If you’ve consistently read my posts (that means you, Mom), you know I’ve recently been intrigued by electronic monitoring and tracking of human behavior. As humans, we have very peculiar beliefs when it comes to being tracked by technology. We seem to be OK with it if, 1) we don’t know it’s happening, 2) we get something for it (like a 10% discount on a smoothie), and, 3) it isn’t too intrusive.
This really became clear to me when I started a discussion on LinkedIn around one of my recent blog post about using RFID badges to track students. I started the discussion in a LinkedIn group focused on process improvement within healthcare. Healthcare, after all, has been tracking patients for years, and I wanted their opinion on the process improvement benefits available through the use of RFID badges versus the resistance put forth by some of the parents of this school district.
To my surprise, there was very vocal resistance tracking of students using words like, “mistrust,” “privacy,” “dehumanization,” “controlling,” and “authoritarian.” Not what I expected from a group focused on process excellence or an industry that has been tracking and monitoring very detailed information about humans as a standard practice. I thought they’d see all the same parallels that I saw, but they didn’t and it isn’t the first time I was surprised by one of my assumption.
It did get me to think about the imaginary line that every person, organization, and industry has to draw as to when it is OK to let technology monitor a human and how intrusive it can be.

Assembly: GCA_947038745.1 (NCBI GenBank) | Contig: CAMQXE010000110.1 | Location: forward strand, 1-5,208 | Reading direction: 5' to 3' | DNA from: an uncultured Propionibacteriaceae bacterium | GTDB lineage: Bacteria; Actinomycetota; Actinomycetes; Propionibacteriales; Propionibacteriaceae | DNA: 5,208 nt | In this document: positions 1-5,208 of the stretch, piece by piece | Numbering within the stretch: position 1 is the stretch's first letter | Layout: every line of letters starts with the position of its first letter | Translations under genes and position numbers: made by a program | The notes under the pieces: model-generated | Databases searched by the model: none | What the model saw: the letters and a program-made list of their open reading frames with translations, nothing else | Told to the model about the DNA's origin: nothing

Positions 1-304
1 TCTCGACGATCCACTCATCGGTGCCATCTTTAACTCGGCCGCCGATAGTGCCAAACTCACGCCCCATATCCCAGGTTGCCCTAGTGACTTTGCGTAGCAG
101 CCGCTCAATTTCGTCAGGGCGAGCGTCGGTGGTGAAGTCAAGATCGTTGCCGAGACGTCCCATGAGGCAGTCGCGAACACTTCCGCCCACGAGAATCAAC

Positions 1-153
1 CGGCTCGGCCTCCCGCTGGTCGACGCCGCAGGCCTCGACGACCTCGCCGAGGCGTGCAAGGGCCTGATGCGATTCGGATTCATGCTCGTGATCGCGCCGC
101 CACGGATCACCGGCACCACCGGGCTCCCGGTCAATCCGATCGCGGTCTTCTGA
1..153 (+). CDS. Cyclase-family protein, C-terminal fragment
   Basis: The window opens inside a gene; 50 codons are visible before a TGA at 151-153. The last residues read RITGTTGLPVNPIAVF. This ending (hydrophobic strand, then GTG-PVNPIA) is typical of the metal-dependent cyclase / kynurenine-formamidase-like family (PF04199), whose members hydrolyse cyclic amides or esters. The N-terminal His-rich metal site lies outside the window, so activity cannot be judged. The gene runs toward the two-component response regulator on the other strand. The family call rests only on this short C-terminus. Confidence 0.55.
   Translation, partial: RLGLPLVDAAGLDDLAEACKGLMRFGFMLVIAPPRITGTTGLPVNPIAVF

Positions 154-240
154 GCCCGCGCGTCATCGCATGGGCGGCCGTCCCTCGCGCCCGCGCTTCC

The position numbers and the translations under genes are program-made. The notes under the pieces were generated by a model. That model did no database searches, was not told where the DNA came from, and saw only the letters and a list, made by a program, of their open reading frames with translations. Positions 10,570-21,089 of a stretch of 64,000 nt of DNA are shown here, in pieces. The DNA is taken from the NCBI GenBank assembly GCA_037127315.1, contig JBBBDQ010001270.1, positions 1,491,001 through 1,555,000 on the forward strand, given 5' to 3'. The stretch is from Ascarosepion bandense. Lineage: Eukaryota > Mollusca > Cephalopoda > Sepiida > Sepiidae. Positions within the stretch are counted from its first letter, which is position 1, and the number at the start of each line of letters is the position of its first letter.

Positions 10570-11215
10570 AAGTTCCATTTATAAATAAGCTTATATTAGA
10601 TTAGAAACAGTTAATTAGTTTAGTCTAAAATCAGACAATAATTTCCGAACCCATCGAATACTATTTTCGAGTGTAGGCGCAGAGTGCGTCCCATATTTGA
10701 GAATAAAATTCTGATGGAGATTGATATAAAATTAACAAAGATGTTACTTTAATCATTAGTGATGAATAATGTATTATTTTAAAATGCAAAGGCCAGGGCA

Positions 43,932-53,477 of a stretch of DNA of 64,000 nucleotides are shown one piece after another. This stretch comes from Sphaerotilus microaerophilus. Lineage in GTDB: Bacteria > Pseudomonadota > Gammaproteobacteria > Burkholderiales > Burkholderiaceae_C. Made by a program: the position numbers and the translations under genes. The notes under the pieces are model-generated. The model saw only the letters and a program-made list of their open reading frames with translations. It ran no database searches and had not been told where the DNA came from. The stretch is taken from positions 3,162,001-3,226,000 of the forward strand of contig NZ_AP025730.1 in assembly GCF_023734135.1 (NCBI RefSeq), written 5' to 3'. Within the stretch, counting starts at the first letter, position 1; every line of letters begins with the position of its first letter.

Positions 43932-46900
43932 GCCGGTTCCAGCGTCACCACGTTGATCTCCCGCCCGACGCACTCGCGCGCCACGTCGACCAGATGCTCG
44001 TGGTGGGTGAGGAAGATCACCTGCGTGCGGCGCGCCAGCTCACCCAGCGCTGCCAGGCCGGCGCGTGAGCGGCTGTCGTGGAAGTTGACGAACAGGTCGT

A couple of dichotomies I’ve recently seen include.
- It is OK to allow a camera to take a picture of a vehicle license plate to track average travel times on roadways, but it is not OK to grab a random mobile phone ID to calculate the same information.
- It is OK to track a patient in a telemetry unit of a hospital or a newborn in the nursery of a hospital, but it isn’t OK to track a student at their school.
There seems to be a thinly veiled gray area around when the person’s best interests are at stake. If we think the person will individually benefit by us knowing their vital signs it’s OK. If we are protecting the innocent, like newborns it is OK. If we are going to have an economic reward like a coupon, it’s OK.
Get the strategy right
So, this leads me to ask the question of how should organizations and individuals think about these issues? With the mobility boom, the opportunities to track students, patients, and employees will only increase (those FedEx and UPS drivers have been tracked for years). As will the potential benefits to the individual and enterprise. But, a poorly thought out strategy will hurt a retailer, employer, school district, or hospital.